Deletion of a splicing enhancer disrupts PLP1/DM20 ratio and myelin stability.
PLP1 and DM20, major myelin proteins, are generated by developmentally regulated alternative splicing. In the post-natal brain, PLP1 is the predominant product. Deletion of a splicing enhancer in PLP1 intron 3 causes a mild form of Pelizaeus-Merzbacher disease and reduces PLP1 specific splicing in vitro (Hobson, G. M., Huang, Z., Sperle, K., Stabley, D. L., Marks, H. G., and Cambi, F., 2002. A PLP splicing abnormality is associated with an unusual presentation of PMD. Ann. Neurol. 52, 477-488). We sought to investigate the pathogenic role of the mutation and to determine the consequences on the developmental regulation of PLP1 alternative splicing and myelin stability and function in vivo. We have generated a knockin mouse that carries deletion of the intronic splicing enhancer and have characterized the PLP1/DM20 ratio by Real Time RT-PCR and Western blot analysis in the developing and mature brain and examined the clinical and pathological phenotype by motor testing and electron microscopy. The deletion impairs the increase in the PLP1/DM20 transcript and protein ratio at the time of myelination and in adulthood and results in a PLP1 hypomorph. Electron microscopy shows abnormal myelin wraps with fragmented myelin whorls, which are progressive with age, suggesting a defect in myelin stability. Phenotypic characterization of the knockin mouse shows a defect in motor coordination. The data indicate that the intronic splicing enhancer is necessary for the developmental increase in PLP1/DM20 ratio and that full PLP1 dosage is necessary for myelin stability and brain function. This knockin mouse represents a useful model to investigate the mechanisms of disease in human disorders in which PLP1 expression is reduced.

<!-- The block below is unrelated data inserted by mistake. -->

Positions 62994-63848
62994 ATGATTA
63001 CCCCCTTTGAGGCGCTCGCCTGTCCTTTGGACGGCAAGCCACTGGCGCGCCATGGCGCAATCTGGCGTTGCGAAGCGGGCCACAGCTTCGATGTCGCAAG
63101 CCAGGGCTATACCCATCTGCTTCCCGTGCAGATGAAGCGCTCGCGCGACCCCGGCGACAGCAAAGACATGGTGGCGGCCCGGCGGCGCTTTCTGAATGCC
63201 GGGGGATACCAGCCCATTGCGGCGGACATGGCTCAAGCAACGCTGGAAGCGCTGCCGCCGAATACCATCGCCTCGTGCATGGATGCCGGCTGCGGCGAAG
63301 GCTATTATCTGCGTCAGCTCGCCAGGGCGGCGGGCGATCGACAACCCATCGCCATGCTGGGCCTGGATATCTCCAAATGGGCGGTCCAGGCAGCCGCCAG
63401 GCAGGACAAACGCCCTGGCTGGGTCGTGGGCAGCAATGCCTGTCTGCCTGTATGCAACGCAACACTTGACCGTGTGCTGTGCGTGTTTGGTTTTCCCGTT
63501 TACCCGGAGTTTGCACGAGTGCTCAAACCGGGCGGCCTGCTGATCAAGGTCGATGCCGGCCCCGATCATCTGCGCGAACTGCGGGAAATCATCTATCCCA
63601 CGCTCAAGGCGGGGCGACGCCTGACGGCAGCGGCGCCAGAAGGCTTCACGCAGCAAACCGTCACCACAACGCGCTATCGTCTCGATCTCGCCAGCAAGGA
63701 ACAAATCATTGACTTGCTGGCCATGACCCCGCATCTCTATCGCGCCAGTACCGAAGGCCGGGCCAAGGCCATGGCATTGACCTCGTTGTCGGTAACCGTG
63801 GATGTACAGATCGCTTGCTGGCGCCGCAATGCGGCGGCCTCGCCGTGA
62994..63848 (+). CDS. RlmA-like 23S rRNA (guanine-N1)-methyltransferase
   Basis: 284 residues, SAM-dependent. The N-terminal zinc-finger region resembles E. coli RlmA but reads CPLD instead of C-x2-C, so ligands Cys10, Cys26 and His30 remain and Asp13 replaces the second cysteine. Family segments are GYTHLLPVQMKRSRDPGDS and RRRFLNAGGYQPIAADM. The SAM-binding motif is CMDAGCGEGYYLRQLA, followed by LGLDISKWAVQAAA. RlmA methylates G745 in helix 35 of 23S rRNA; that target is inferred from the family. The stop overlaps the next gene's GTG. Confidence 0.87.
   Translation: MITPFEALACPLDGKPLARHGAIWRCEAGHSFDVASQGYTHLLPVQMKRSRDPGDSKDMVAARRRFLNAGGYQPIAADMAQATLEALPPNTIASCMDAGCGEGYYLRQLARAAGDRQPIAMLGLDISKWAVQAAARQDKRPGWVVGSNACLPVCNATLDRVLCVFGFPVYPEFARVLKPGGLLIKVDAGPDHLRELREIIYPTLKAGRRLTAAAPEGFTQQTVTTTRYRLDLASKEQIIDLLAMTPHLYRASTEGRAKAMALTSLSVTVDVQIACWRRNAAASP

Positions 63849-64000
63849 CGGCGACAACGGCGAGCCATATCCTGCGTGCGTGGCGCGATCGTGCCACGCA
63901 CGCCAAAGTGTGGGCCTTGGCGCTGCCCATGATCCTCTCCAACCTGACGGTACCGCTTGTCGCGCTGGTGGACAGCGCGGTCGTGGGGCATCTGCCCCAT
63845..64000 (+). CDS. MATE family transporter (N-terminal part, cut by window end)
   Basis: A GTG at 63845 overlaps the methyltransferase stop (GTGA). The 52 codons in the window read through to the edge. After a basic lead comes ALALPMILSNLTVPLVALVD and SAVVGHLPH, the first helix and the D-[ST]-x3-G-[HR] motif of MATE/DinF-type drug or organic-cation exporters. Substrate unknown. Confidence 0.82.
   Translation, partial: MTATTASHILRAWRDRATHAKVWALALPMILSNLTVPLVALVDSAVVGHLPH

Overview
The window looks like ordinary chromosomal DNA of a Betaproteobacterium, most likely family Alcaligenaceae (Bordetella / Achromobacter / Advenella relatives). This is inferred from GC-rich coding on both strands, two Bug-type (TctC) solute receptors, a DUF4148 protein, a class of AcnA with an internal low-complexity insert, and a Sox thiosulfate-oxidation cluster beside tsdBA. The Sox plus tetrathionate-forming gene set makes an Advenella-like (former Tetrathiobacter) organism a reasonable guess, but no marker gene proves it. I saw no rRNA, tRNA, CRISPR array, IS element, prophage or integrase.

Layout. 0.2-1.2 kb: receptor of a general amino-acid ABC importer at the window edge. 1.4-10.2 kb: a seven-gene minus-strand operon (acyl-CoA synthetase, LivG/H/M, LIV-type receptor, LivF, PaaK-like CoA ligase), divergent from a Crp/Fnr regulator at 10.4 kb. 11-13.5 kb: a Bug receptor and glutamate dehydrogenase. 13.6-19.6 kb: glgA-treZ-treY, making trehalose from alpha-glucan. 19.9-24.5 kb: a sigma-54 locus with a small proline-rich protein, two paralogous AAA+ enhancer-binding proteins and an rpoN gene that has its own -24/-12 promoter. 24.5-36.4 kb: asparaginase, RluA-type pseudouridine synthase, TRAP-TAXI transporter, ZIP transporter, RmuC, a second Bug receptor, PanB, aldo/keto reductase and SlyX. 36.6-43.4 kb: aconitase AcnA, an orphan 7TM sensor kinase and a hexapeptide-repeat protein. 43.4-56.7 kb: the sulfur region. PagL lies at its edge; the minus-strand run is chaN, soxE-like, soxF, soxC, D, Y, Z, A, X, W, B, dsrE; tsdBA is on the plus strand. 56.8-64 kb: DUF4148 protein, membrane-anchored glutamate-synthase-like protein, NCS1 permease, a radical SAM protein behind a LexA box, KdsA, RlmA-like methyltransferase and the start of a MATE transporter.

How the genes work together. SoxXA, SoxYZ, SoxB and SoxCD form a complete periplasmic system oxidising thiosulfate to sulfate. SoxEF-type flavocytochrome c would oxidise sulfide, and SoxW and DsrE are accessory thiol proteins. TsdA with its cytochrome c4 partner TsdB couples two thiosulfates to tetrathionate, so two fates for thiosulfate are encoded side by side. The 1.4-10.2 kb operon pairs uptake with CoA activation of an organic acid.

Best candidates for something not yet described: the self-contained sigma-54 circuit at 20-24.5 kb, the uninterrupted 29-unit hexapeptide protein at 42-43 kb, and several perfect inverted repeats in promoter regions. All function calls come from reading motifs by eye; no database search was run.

Wang, E; Dimova, N; Sperle, K; Huang, Z; Lock, L; McCulloch, MC; Edgar, JM; Hobson, GM; Cambi, F
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